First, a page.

Mayo issues Economic Policy Vignette: “Regulation and Investment: Sk(r)ewing the Future for 21st Century Telecommunications?”

Posted in Announcements News

John Mayo, professor of economics, business, and public policy in Georgetown University’s McDonough School of Business and executive director of the Georgetown Center for Business and Public Policy issued an Economic Policy Vignette“Regulation and Investment: Sk(r)ewing the Future for 21st Century Telecommunications?”

A great deal has been written in policy circles over the last decade about the relationship if any between the imposition of regulation and the level of investment by regulated firms in the telecommunications sector.  Most recently, some have argued, in the context of the Federal Communication Commission’s (FCC) imposition of common-carrier regulation on broadband providers, that the consequence will be that firms subject to the additional regulation will significantly reduce investments needed to upgrade and expand the digital infrastructure necessary to produce the high-quality, affordable broadband services that Americans have come to expect and that policymakers want to see provided.  Others have argued that no such effect should be expected or observed.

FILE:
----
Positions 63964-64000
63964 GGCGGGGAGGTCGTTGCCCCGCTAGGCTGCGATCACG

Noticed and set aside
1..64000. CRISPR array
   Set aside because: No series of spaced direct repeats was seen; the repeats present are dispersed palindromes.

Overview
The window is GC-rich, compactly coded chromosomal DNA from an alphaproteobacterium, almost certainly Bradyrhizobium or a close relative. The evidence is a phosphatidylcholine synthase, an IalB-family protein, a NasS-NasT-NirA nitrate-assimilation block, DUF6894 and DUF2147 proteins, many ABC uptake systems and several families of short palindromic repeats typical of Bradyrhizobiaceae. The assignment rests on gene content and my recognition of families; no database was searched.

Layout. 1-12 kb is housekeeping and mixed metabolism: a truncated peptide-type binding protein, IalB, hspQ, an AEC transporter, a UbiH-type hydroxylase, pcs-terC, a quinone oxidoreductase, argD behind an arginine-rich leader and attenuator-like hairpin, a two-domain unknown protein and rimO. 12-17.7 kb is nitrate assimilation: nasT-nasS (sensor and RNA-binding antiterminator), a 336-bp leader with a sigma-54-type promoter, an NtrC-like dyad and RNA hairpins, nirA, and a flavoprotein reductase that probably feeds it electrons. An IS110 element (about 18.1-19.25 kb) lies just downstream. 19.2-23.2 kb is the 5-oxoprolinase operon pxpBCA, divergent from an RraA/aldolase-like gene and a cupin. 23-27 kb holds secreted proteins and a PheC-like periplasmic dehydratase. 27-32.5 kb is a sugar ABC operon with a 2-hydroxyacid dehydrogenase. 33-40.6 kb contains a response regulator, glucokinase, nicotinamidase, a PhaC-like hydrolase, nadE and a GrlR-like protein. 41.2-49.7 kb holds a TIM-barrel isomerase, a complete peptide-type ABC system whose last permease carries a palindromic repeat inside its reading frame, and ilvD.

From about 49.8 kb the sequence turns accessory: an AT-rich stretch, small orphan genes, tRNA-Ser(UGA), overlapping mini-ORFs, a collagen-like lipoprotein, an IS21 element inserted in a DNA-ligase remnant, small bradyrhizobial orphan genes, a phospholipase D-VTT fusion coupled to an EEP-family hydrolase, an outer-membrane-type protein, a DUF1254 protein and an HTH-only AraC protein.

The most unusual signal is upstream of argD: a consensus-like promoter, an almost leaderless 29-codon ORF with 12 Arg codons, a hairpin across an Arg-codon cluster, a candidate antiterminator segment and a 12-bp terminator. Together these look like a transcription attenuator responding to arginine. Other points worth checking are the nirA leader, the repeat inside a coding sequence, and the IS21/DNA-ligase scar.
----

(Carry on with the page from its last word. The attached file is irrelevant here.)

Assessing which narrative is correct is made difficult for a variety of reasons because the degree of regulatory stringency of an industry is just one of numerous factors that affect a company’s evaluation of whether and how much to invest at any particular time.

Yet, while this debate over the potential relationship of regulation and the level of investment in the broadband sector is crucial, it misses another equally important impact that regulation has in investment-hungry industries.  Specifically, a careful reading of the economic literature as well as an examination of observed investment patterns in the face of regulatory changes reveal that independent of any impact regulation may have on the level of investment, the imposition of additional regulation may alter the mix of investments. Importantly, any resulting distortions to the mix of investment may be as harmful to consumers and the future of the telecommunications industry as any impacts on the level of investment.